Corea Competes Against Himself At Grammys
Now, The 71-year-old jazz pianist and composer is in the unusual position of competing against himself in two categories at the Feb. 10 awards show in Los Angeles.
“People in the music business say don’t make too many records because they’ll compete against one another,” Corea said in a phone interview. “Well, it’s exactly what’s happening, but I’m very happy about it because what I love to do is making a lot of music.”
His album Hot House, the latest chapter in his 40-year partnership with vibraphonist Gary Burton, has three nominations – best jazz instrumental album, improvised jazz solo for the title track and instrumental composition for “Mozart Goes Dancing.”
Further Explorations, on which he pays tribute to major influence Bill Evans and is joined by Evans trio alumni drummer Paul Motian and bassist Eddie Gomez, was nominated for best jazz instrumental album and improvised jazz solo for “Alice in Wonderland.”
The five Grammy nominations bring Corea’s career total to 62, tying him for fourth place with composer John Williams for most nominations. He trails only Quincy Jones (79), Georg Solti (74) and Henry Mancini (71). Corea has won 18 Grammys, including two last year for Forever, an electric-acoustic album on which the pianist, bassist Stanley Clarke and drummer Lenny White explored the roots of their groundbreaking 1970s jazz-rock fusion band Return to Forever.
Corea appreciated the Grammy recognition for Further Explorations, one of the last recordings by Motian, who died two months before the album’s release in January 2012.
The two-CD set was recorded over two weeks at the Blue Note jazz club nearly 50 years after the release of Evans’ landmark Explorations LP. Those early Evans recordings with Motian and bassist Scott LaFaro expanded the vocabulary for modern piano-trio jazz, Corea says, by introducing “a conversational approach to playing” in which the drums and bass interacted with the piano as equals.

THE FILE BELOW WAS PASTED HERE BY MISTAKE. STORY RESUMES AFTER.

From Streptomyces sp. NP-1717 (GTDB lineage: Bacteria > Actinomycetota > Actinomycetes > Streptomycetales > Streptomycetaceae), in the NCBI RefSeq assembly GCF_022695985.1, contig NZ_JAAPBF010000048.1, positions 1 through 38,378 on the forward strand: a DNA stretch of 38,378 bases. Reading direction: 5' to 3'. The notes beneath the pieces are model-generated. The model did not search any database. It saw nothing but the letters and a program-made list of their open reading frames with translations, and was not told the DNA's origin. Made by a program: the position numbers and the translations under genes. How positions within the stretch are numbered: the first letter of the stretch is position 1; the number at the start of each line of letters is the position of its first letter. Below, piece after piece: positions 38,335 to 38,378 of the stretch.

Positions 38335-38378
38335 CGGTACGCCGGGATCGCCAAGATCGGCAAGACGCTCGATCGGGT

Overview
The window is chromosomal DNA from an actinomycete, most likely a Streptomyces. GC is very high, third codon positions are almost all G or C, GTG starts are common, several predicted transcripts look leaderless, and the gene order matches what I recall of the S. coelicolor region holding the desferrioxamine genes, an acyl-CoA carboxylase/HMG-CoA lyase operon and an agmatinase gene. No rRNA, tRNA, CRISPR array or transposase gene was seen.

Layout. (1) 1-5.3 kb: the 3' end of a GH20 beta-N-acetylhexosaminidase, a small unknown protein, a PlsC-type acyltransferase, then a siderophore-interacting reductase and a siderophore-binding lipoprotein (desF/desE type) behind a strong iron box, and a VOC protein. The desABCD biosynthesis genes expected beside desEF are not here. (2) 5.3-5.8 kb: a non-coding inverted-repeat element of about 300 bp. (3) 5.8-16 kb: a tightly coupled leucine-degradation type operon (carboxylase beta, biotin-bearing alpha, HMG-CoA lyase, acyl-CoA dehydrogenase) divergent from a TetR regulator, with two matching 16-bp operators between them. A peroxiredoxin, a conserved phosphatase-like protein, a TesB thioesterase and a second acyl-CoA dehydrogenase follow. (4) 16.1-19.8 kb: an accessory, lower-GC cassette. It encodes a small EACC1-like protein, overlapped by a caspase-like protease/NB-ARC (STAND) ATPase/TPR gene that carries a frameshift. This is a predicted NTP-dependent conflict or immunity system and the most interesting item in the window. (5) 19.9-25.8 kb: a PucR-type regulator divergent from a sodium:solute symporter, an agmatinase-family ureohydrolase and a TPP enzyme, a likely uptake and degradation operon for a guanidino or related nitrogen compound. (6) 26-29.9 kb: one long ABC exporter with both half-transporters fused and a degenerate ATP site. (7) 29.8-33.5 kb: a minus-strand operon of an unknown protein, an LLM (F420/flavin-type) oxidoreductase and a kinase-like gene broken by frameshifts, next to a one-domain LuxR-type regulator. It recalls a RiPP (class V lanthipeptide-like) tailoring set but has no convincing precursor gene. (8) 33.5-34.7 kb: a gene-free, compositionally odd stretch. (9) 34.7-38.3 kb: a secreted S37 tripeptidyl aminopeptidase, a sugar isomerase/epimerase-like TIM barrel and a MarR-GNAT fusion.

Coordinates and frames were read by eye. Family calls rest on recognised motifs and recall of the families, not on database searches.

The album includes originals by each trio member, Evans’ own compositions and standards that Evans made his own, such as “Alice in Wonderland” from the Disney film.
“None of us wanted to just go in and try to reproduce Bill Evans trio music,” Corea said. “That’s why the concept of ‘Further Explorations’ … it was the idea of let’s explore it further.”
While Further Explorations was a onetime project, Hot House continues a duo collaboration with Burton dating back to 1972 that has included four Grammy-winning albums on which they mostly played Corea’s compositions.
To mark their 40th anniversary, the pair decided to focus on a standards repertoire for the first time with Corea writing new arrangements for music such as Antonio Carlos Jobim’s “Chega de Saudade,” Thelonious Monk’s “Light Blue” and Dave Brubeck’s “Strange Meadow Lark,” which they played early in their careers.
The Grammy-nominated title track is a composition by bebop pianist Tadd Dameron that was popularized by Charlie Parker and Dizzy Gillespie.
“When I came to New York after high school in 1959 and started to meet musicians, Hot House was like a standard jam session tune,” Corea said. “It looked like a good way to sum up the whole album … which was our roots.”
The only original tune on Hot House is “Mozart Goes Dancing,” on which Corea combined a harmonic progression familiar to Mozart with Latin rhythms. He enlisted the Harlem String Quartet to join the duo, which he says is a harbinger for future recordings.
Corea also released The Continents, a six-movement concerto for jazz quintet and chamber orchestra, last year and The Mothership Returns, a double-CD with a bonus DVD, recorded during a 2011 tour by the latest incarnation of Return To Forever.
Immediately after the Grammys, the pianist plans to stay in L.A. to mix his next album with his new acoustic-electric band, Chick Corea & The Vigil, which includes saxophonist Tim Garland as well as young musicians Hadrien Feraud on bass, guitarist Charles Altura and drummer Marcus Gilmore, the grandson of renowned drummer Roy Haynes, who played on Corea’s breakthrough 1968 trio album Now He Sings, Now He Sobs.
“The idea of The Vigil is to defy the norm of boxing you into playing music in a certain style,” Corea said. “It’s about how to keep a free mind as a musician.”